Rebecca Solnit makes the case that Climate Change is violence of fossil fuel corporations against people.
If you're poor, the only way you're likely to injure someone is the old traditional way: artisanal violence, we could call it – by hands, by knife, by club, or maybe modern hands-on violence, by gun or by car.
But if you're tremendously wealthy, you can practice industrial-scale violence without any manual labor on your own part. You can, say, build a sweatshop factory that will collapse in Bangladesh and kill more people than any hands-on mass murderer ever did, or you can calculate risk and benefit about putting poisons or unsafe machines into the world, as manufacturers do every day. If you're the leader of a country, you can declare war and kill by the hundreds of thousands or millions. And the nuclear superpowers – the US and Russia – still hold the option of destroying quite a lot of life on Earth.
So do the carbon barons. But when we talk about violence, we almost always talk about violence from below, not above.
Or so I thought when I received a press release last week from a climate group announcing that "scientists say there is a direct link between changing climate and ...". What the scientists actually said, in a not-so-newsworthy article in Nature two and a half years ago, is that there is higher conflict in the tropics in El Nino years, and that perhaps this will scale up to make our age of climate change also an era of civil and international conflict.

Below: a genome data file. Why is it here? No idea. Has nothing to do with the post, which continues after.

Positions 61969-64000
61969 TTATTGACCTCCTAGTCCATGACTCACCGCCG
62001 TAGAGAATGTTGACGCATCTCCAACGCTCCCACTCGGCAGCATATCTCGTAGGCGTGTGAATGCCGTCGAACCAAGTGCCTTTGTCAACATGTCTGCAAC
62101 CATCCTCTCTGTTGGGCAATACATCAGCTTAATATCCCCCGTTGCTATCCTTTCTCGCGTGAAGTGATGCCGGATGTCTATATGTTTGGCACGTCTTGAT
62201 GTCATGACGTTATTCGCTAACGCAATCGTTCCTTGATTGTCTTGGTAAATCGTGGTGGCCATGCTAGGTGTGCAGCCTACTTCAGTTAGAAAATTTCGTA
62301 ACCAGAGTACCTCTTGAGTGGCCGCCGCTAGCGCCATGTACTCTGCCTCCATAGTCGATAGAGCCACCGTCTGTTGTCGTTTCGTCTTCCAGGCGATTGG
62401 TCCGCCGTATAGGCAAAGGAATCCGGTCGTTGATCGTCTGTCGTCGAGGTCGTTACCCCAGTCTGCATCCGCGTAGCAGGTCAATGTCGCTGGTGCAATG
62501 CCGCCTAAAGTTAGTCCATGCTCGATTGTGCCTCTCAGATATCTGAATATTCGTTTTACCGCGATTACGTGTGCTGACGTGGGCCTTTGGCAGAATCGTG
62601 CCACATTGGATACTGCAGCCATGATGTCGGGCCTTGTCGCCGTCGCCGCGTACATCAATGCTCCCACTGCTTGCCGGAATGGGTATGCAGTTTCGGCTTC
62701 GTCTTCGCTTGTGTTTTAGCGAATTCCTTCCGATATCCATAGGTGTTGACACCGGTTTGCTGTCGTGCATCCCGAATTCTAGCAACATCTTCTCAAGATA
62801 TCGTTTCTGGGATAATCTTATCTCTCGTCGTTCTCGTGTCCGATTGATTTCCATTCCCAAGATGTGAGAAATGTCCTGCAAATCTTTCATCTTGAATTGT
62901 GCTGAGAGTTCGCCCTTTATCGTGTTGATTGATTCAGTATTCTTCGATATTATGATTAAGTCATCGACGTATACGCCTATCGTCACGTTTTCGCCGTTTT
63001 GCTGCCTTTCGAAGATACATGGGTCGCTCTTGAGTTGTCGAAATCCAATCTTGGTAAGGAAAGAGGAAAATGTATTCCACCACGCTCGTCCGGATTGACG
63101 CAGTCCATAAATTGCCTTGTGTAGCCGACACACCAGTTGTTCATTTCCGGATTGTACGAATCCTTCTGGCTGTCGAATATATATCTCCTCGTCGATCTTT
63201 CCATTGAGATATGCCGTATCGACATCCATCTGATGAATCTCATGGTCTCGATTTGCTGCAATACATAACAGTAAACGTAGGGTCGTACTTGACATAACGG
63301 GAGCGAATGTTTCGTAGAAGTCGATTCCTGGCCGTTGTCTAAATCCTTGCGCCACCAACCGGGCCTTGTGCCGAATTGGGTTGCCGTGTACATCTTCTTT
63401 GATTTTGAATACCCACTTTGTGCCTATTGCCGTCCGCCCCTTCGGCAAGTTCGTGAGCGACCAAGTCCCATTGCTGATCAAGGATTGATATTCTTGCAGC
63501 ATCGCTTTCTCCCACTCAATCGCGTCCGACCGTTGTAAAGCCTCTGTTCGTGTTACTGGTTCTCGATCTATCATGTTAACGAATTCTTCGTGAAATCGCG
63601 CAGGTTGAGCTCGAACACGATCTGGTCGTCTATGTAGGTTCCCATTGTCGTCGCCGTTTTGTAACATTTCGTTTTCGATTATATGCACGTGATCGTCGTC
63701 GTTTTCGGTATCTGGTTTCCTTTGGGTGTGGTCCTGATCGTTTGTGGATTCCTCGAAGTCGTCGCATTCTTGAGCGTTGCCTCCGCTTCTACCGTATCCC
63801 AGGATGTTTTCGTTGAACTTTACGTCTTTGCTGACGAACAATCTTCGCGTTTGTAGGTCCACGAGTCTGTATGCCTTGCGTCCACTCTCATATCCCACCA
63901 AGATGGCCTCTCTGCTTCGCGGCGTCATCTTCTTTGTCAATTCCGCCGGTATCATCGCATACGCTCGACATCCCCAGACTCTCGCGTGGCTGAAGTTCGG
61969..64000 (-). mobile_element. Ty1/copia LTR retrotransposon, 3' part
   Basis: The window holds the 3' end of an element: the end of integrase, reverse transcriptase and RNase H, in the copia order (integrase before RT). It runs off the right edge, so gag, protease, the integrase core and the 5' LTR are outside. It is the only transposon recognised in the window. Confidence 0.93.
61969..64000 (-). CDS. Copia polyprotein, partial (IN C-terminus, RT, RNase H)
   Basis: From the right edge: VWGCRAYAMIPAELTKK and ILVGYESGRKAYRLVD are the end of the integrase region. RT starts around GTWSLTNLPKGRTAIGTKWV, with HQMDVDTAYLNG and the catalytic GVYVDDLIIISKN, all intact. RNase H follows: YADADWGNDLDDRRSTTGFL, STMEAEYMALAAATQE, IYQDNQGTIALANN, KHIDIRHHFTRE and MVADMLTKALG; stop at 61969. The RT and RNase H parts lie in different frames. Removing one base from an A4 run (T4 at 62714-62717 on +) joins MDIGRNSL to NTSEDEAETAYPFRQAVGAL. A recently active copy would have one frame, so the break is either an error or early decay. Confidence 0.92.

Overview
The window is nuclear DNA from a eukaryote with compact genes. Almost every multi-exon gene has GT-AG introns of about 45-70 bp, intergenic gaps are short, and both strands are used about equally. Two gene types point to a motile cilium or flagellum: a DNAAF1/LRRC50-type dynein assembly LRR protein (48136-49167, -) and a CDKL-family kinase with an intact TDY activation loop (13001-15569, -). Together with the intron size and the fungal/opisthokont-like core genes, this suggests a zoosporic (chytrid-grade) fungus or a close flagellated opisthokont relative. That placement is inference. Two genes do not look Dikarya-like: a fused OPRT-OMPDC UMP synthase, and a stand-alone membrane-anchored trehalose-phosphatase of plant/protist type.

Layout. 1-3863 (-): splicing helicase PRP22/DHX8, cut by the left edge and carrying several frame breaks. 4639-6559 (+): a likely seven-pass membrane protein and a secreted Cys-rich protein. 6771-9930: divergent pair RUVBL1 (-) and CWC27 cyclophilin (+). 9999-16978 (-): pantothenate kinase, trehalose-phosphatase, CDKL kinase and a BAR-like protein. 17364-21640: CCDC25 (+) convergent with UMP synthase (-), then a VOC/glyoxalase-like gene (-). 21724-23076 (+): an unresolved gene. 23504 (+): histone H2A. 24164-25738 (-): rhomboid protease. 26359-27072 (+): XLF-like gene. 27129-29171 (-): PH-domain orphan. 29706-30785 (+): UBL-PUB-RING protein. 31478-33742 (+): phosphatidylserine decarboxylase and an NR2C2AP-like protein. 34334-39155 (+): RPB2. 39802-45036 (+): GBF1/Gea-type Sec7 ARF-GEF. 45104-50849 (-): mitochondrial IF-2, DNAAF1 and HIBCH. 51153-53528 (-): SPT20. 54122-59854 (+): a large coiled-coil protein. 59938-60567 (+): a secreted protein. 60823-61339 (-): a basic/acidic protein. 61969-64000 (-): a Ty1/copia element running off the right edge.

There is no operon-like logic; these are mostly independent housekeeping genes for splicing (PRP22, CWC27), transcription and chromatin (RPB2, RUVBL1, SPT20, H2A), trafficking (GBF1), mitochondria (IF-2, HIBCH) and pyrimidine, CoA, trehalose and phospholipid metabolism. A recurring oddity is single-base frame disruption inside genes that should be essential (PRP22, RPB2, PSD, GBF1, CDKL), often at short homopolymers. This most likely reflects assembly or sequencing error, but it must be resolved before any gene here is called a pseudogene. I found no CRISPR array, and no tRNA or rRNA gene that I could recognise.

The message is that ordinary people will behave badly in an era of intensified climate change.
All this makes sense, unless you go back to the premise and note that climate change is itself violence. Extreme, horrific, longterm, widespread violence.
Climate change is anthropogenic – caused by human beings, some much more than others.
Rather than worrying about whether ordinary human beings will react turbulently to the destruction of the very means of their survival, let's worry about that destruction – and their survival.
People revolt when their lives are unbearable. [emphasis mine]
In every arena, we need to look at industrial-scale and systemic violence, not just the hands-on violence of the less powerful. When it comes to climate change, this is particularly true. Exxon has decided to bet that we can't make the corporation keep its reserves in the ground, and the company is reassuring its investors that it will continue to profit off the rapid, violent and intentional destruction of the Earth.
... the revolt against brutality begins with a revolt against the language that hides that brutality. [emphasis mine]
"[Exxon] is reassuring its investors that it will continue to profit off the rapid, violent and intentional destruction of the Earth."
Telling it like it is! As you said, we need to expose the brutality.
And their violence from above does translate into more violence from below. The Environmental Justice Foundations says that
... every 1 degree Celsius (C) rise in global average temperatures is estimated to cause a 14% increase of intergroup conflict and a 4% increase of interpersonal violence.
It only seems fair that that violence be directed partly toward the initiators of the cycle of violence.